LOS ANGELES, United States - Drug dealers, sexual predators, "poisonous snakes" blamed for all the ills plaguing US society: President Donald Trump has cast Latino immigrants as public enemy numero uno in his rallies and tweets in the run-up to November 6.
But oddly enough, millions of Hispanic voters do not appear set on taking revenge at the polls: no surveys indicate a Latino wave to turf Republicans out of Congress come Tuesday.
What's going on? According to experts, Trump's repeated insults and bullying haven't had the effect of pushing Latinos toward the Democrat party - rather they have driven them from voting at all.
"In 2016 many analysts had pointed to then-candidate Trump's comments on Mexican immigrants and Hispanics as perhaps being a motivator to get Latinos to the polls," said Mark Hugo Lopez, director of global migration and demography research at Pew Research Center. But in reality, he says, "the turnout fell."
And 30 percent of all Hispanics ended up in fact voting for Trump.
There are 29 million Hispanics registered to vote in the midterm elections, where all 435 seats from the House of Representatives are up for grabs, one-third of the Senate, the governors of 36 states and numerous local officials including judges, sheriffs and attorneys general.
Burned by their failures to accurately predict the 2016 presidential vote, many analysts are striking a more cautious note.
"It remains to be seen what will happen this year. Latinos may be more interested in voting but there are many indications that perhaps the turnout rate may not rise much compared to 2014," said Lopez.
When midterms were held that year the turnout rate was only 27 percent for the demographic - a history low, according to Pew Research.
- Veterans and Evangelicals -
It ends up being a vicious circle: the fewer Latinos are mobilized, the less the major political parties spend gearing their platforms to address the community's concerns.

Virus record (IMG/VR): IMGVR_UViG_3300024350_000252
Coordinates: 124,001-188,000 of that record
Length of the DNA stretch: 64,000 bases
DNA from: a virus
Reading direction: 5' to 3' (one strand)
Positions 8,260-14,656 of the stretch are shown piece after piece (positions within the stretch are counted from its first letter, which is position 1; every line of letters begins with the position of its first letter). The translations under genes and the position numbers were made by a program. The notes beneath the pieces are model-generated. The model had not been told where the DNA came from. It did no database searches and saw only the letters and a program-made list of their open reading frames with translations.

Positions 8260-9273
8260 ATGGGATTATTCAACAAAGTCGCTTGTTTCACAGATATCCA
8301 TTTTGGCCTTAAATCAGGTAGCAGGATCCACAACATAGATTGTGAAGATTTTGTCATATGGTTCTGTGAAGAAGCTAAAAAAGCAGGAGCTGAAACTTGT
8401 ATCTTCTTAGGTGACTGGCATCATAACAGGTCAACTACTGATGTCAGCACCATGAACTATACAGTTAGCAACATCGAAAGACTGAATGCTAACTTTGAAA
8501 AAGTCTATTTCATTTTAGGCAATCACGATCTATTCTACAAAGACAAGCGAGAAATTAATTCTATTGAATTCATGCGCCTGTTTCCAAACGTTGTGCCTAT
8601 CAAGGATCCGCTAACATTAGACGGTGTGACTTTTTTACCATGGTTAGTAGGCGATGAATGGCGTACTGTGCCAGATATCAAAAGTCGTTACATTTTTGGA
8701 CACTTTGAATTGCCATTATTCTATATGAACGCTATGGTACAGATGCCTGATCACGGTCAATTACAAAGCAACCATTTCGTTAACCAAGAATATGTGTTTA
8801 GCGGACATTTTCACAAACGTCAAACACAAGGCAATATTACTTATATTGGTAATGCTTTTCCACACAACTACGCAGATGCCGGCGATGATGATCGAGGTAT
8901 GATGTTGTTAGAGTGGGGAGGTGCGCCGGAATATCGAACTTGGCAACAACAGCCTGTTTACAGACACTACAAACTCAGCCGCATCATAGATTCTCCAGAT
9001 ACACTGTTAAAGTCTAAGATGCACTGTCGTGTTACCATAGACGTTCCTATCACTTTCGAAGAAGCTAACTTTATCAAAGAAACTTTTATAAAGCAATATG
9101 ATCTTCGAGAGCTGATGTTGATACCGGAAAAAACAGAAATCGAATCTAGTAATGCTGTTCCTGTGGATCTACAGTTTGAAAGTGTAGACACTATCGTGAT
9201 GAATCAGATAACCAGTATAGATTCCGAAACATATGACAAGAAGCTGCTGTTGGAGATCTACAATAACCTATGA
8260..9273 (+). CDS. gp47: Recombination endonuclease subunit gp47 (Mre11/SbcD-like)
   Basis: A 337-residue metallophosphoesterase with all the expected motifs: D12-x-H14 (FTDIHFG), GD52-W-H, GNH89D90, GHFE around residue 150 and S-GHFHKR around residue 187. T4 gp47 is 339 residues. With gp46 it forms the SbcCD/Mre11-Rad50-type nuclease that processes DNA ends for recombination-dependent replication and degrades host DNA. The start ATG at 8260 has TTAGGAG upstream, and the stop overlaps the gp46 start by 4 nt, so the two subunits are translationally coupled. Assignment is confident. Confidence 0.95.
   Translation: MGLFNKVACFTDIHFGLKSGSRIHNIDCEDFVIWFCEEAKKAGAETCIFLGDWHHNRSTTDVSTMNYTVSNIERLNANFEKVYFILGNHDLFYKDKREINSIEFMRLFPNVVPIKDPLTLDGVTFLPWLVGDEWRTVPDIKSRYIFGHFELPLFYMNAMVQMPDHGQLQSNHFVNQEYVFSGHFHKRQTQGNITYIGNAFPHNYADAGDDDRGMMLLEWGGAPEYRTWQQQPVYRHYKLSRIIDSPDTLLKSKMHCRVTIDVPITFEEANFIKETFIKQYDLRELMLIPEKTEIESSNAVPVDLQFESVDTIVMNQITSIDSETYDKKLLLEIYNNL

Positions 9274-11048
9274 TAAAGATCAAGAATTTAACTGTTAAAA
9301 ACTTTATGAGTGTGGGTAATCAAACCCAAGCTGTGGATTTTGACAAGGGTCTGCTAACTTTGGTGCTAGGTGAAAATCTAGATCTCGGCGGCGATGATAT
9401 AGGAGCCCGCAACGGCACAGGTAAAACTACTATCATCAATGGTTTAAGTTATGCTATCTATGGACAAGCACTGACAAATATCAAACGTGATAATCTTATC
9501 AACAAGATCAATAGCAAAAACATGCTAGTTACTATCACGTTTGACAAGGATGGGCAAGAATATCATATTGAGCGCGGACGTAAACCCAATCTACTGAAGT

And the less the major parties care, the more apathy spreads. To be sure, Latinos are generally more inclined toward the center-left Democrats, but the party "is not doing enough outreach" with the group, says Christine Marie Sierra, Professor Emerita of Political Science at the University of New Mexico.
"We continue to hear about all they have to reach out to the white-working class voters or white women in some suburbs," she continued.
"Well that's fine. You can reach out to them but that's not where your base is. For the Democrats their base is in communities of color.
"They've got to invest a whole lot more to especially with Latinos to overcome the lack of participation."
According to the non-profit Latino Decisions, 63 percent of registered Hispanic voters say they plan to vote. But more than half of them were not contacted by any candidate in their constituency.
"Those voters that are contacted more are more likely to vote and those that are impacted less or not at all are less likely to vote," emphasized David Ayon of Latino Decisions.
Complicating matters further is the Latino vote is far from a monolithic bloc but instead a mosaic of diverse communities, with party affiliation not necessarily linked to country of origin, said Lopez.
Republicans, for example, can count on the overwhelming support of Cuban Americans, a community vehemently opposed to the Communist regime that rules the island. Military veterans and Evangelical migrants from Central America are likewise more likely to lean toward the Grand Old Party.
It sets the scene for some intriguing races. Will Mexican-born voters in Texas throw their weight behind Irish-American Beto O'Rourke over his Cuban-American rival and arch conservative Ted Cruz?
Will Puerto Ricans resettled in Florida in the aftermath of Hurricane Maria tip the scales for the Democrats in Florida? We will find out Tuesday.